Public Charge: What You Need To Know
On October 10, 2018 the Department of Homeland Security published a proposed rule change in the Federal Register to existing immigration policies on public charge. While the proposed rule has yet to take effect, if adopted, it could potentially have broad and sweeping impacts across L.A. County communities.
As the most populous county in the country, our core mission is to protect and improve the health, public safety, and well-being of the over 10 million residents who call L.A. County home—regardless of their immigration status.
It is the intent of the County to ensure adequate public health and safety protections are in place for all people who live, work, and visit L.A. County.
The County is monitoring the status of the law on this issue and remains committed to providing our communities with effective and caring service. Should LA County residents have questions about the potential impact this proposed rule change may have on their immigration status, they should seek the advice of a reputable legal advisor.
Dec. 10, 2018 Update: Comment of the County of Los Angeles on Proposed Public Charge Rule
Carga Pública: Lo que usted necesita saber
El 10 de octubre 2018, la Departamento de Seguridad Nacional publicó un cambio de la regla propuesta en el Registro Federal de las políticas de inmigración existentes en carga pública. Mientras que la regla propuesta aún tiene que entrar en vigor, si se aprueba, podría potencialmente tener efectos amplios y panorámicas a través de las comunidades del Condado de LA.
A medida que el condado más poblado en el país, nuestra misión principal es proteger y mejorar la salud, la seguridad pública y el bienestar de los más de 10 millones de habitantes que se llaman condado de Los Ángeles en casa sin importar su estatus migratorio.
Es la intención del Condado para garantizar la protección de la salud y seguridad públicas adecuadas están en su lugar para todas las personas que viven, trabajan, y visitar condado de Los Ángeles.
El Condado está monitoreando el estado de la ley en este tema y mantiene su compromiso de proporcionar a nuestras comunidades con un servicio eficaz y solidaria. En caso de que los residentes del Condado tiene preguntas sobre el impacto potencial de este cambio de reglas puede tener sobre su estado migratorio, deben buscar el consejo de un asesor legal de confianza.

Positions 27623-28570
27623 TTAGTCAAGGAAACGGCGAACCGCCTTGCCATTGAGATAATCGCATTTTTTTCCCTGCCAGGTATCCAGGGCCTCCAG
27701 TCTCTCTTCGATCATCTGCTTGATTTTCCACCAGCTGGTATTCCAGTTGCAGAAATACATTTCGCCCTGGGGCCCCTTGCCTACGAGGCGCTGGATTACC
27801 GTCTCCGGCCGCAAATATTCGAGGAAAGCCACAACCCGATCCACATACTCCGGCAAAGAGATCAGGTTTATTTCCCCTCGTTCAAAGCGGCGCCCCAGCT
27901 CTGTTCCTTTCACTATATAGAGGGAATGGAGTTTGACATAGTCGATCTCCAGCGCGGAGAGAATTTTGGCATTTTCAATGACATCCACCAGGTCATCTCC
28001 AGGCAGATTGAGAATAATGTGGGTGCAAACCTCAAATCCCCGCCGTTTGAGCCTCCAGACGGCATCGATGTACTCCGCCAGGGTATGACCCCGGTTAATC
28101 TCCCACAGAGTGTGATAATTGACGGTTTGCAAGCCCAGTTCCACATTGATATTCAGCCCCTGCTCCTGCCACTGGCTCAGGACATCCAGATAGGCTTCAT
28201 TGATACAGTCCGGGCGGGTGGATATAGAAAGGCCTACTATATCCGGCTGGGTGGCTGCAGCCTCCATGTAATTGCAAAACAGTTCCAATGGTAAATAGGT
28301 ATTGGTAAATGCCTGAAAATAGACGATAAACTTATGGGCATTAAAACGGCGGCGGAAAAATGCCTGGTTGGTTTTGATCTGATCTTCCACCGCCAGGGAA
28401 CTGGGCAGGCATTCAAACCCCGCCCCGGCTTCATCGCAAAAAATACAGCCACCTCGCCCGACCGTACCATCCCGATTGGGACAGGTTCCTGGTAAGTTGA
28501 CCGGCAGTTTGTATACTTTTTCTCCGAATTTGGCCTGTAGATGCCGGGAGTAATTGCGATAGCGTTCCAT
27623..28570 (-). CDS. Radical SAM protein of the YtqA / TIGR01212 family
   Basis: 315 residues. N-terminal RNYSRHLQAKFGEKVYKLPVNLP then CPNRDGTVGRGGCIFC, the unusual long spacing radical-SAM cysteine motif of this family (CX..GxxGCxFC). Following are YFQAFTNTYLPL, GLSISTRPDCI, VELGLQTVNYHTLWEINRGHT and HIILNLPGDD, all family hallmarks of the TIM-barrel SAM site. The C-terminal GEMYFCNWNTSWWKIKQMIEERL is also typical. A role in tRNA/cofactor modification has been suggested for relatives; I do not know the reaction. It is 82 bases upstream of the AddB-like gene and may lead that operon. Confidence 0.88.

10 de diciembre, 2018 Actualización: Comentario del condado de Los Ángeles el Proyecto de Carga Pública Regla Leer Más Preguntas frecuentes.
El Departamento de Seguridad Nacional (DHS) propuso recientemente cambios en la prueba de “carga pública”, que se aplica a ciertos inmigrantes hoy en día. Este FAQ comparte información importante acerca de cómo estos cambios propuestos podrían afectar a los inmigrantes y sus familias en el Condado.
Por el momento, la corriente de prueba “carga pública” no ha cambiado . Sin embargo, si usted tiene preguntas acerca de cómo su estado de inmigración podría verse afectada por la propuesta del DHS, usted debe consultar a un abogado de inmigración. Póngase en contacto con la Oficina del Condado de Los Ángeles de Asuntos de Inmigración (OIA) para ser conectado a asistencia gratuita o de bajo costo de inmigración asistencia jurídica: (800) 593-8222, oia.lacounty.gov.
上個週末，國土安全局發表提出改變現行移民政策目前法令尚未實施生效，若生效將可能潛在性 造成對洛縣廣大和全面性的影響. 身為最受歡迎郡縣，最主要的任務，是保護並促進超過一千萬定居在洛杉磯的健康安全和幸福-無 論他們的移民身份 本縣的目的是確保所有居住以及在此工作和訪問的居民的公共健康和人身安全. 本縣正在監督在這個問題上的法律地位,並且仍然致力於為我們的社區提供,有效和貼心的服務.如果 洛杉磯縣居民對此擬議規則孌更可能對其移民身份産生的潛在有影響有疑問，他們應該尋求信譽良 好的法律顧問的建議.
카운티전역 요금 명세서
지난 주말, 국토안보부는 공공요금에 관한 기존 이민정책에 대한 규정 변경을 발표했습니다. 제안된 규정은 아직 발효되지 않았지만, 채택된다면 L.A. 카운티 지역사회에 광범위한 영향을 미칠 수 있습니다.
국내 가장 인구가 많은 카운티로서, 우리의 핵심 임무는 이민 신분과 상관없이 L.A. 카운티를 고향으로 부르는 천만 명 이상의 거주자들의 건강, 공공 안전 및 웰빙을 보호하고 개선하는 것입니다.
L.A. 카운티에 거주하고, 근무하고, 방문하는 모든 사람들에게 적절한 공공보건 및 안전보호가 이루어지도록 하는 것이 카운티의 목적입니다.
카운티는 이 문제에 대한 법의 상태를 감시하고 있으며, 우리 지역사회에 효과적으로 배려있는 서비스를 제공하기 위해 지속적으로 전념하고 있습니다. 만약 LA 카운티 주민들이 이 제안된 규정이 이민 신분에 미칠 수 있는 잠재적 영향에 대해 질문이 있다면, 확실한 법률 고문에게 조언을 구해야 합니다.
Frequently Asked Questions